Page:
I can't watch the early shows with all the lunatics auditioning and people making asses of themselves. It just seems cruel to me, showing all those delusional fools thinking they can actually sing. The genuinely crazy people are the worst. I think, "Jesus, how can they put these poor people on T.V.? It's like taunting the mentally disturbed."

Still, even though it is cruel and hard to watch, it's also proof that just about anybody can get in through the front door -- as long as you aren't packing a gun or a pick-axe, I guess. And, if you have the chops, or the makings of chops, from there you can go on through to the final rounds in Hollywood.

Okay, so maybe that isn't a worthy goal. Frankly, I don't really care.

I just find it refreshing to see people having a crack at something based soley on their gifts and abilities. No money greasing palms. No familial or corporate connections opening doors for incompetents like Bush. No suspicion of steroids. It's just one person standing up there and making the best of his or her gifts. It's the America we want to believe in but can't anymore.

Sure there are plenty of other paths to meritocracy around. Maybe you are a good writer. There are lots of good writers around. You checked lately how many blogs there are? You just know there's some really good writing going on out there that's being swallowed up by all the noise. Maybe you get a book published and you don't happen to get picked by Oprah to be on her show. Most of the country will never hear of you. Maybe you are a brilliant filmmaker. All you need now is a few million bucks to make your movie.

"American Idol" is like your school talent show writ large. You're in high school there, your school has a talent show, anybody can try out, one of the kids plays the ukulele really well and tells funny jokes, and boom, he's a celebrated locally for his gifts. Maybe he was a nerd or a jerk before, but now people see what he can do up there on the stage all by himself and they are impressed. This offers hope to the rest of us, those of us who harbor a secret faith in our as yet undeveloped gifts. Jeez, maybe if I got up off my ass and tried my best, I could change my life too.

My ambition, as it happens, is of the Zennish sort. I aspire to living my life in a manner that pleases me and does as little harm to others as possible and maybe on occasion actually eases someone else's way. Still, I am impressed by people using their natural talents to reach for something higher. It's fun to watch people doing well, based solely on their efforts expended and their "god-given" gifts. There are references in all that to a cosmic justice we all want to believe in, but most of the time don't.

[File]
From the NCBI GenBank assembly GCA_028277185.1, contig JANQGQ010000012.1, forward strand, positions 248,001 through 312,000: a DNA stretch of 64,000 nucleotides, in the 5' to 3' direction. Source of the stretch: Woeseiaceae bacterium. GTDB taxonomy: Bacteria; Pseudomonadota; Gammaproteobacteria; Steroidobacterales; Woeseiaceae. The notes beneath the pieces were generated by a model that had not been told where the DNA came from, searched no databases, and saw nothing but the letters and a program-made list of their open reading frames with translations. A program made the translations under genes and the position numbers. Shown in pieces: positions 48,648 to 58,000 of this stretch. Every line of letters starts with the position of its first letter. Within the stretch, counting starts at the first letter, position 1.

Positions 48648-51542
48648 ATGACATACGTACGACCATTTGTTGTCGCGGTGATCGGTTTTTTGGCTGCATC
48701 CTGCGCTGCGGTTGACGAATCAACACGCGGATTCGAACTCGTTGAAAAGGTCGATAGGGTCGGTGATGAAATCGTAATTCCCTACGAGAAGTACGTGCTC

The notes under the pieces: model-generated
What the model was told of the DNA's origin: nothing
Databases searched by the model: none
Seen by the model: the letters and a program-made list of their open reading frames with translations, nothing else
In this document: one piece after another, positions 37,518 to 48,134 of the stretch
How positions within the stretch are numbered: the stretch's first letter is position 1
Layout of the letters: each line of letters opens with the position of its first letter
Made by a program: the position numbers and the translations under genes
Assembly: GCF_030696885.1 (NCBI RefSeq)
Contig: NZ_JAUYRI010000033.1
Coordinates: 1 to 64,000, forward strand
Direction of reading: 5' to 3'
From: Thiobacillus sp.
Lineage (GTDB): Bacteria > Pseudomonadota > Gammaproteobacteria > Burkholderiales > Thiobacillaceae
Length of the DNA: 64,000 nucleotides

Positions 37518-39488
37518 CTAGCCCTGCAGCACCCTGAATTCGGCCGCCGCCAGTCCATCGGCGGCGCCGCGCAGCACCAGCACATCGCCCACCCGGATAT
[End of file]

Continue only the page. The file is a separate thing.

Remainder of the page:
"American Idol" works for two reasons: it really is wide-open to anybody, and it's big -- as in, national. Apparently the show has the highest ratings of any show in the entire history of the televised universe, or something. That's important because it means we aren't talking about a small group of fans admiring the gifts of an obscure writer. It isn't just a fawning art-house crowd worshiping at the feet of a cinema-phenom. It isn't even the little-watched and generally boring Olympics. It's a national talent show, one performer at a time up there matching his or her talents not just against the other performers but also against our tribal judgment. You suck, you're gone. You rock, you stay. It's pure and it's tribal and it's us.

I'm sorry. I know I shouldn't be a fan of the show, but I am in fact a Major Fan. My brother and I hold lengthy, long-distance conversations about the latest round. Every year I find myself pulling for particular performers and hoping others will go quickly. This year there are two I'm really impressed with. Chris Daughtery (sp?) and Elliot Yumin (?). There are others I like, but those two are my Main Men. The female group, so far, has been less impressive, but I do look forward to hearing that big girl go for it, Adisa or something, whatever her name is. Anyway, the big girl. If you watch the show, you know who I mean.

But, you know, to be honest, I don't pay much attention to the winners after the competitions are over each year. It's not really my taste in music, after all. I'm just not that much of a pop music fan. It isn't that I am "above it" or anything, it's just that not very much of it actually captures my attention. So I just don't care that much about their subsequent careers. I care about the struggle.

The thing about one performer up there on the stage doing his or her thing is that it's pure. If you got it, you got it, and if you ain'ts, you ain'ts. But whenever I think of somebody admiring something for its purity, I'm reminded of that moment near the end of "Alien" when the big black guy has knocked the head off the android and there's milk-blood everywhere. Ripley accuses the 'droid of admiring the monster. The 'droid stares beheadedly off into the middle-distance: "I admire its purity..."

So maybe this is me admiring the monster's purity. But hey, it's not like it's ripping anybody's throat out or impregnating any victims with its disgusting face-hugging spawn or anything.

But maybe you think it is promoting false and disgusting values? Making a god of celebrity, or what-all?

Not me. I don't see anything wrong with paying homage to our tribal beliefs. I don't see anything wrong in buying into the America I still want to believe in. I don't see anything wrong in reveling in a genuine meritocracy, as opposed to wallowing in the filthy and corrupt aristocracy my country is becoming. For me, the show keeps alive an important tribal value: advancement based on merit alone.

All right, I'll just say it. Being an "American Idol" fan is a progressive political statement.


But then there is this to say, too, in my defense: I've never text-messaged my vote in.

I might be a sap, but I ain't that much of a sucker.

On the Hunt

I am on the hunt for my glasses. I'm on the hunt for software. I'm on the hunt for the hum in my speakers.

I am on the hunt for my novel. I am on the hunt for travel. I'm on the hunt for a DVD.

I'm on the hunt for money. I am on the hunt for meaning. I'm on the hunt for the moment I was born.

I'm on the hunt for hunting. I'm on the hunt for hunters. I'm on the hunt. I'm on the hunt. I'm on the hunt.

You're on the hunt. We're on the hunt. They're on the hunt.

"We've got U.S. forces on the hunt for bin Laden."

They're on the hunt. We're still hunting.

Hunting him. We are hunting Osama.

Thank God we are hunting Osama. We are hunting and hunting and hunting. We are hunting for Osama bin Laden.

In Memory

May 2006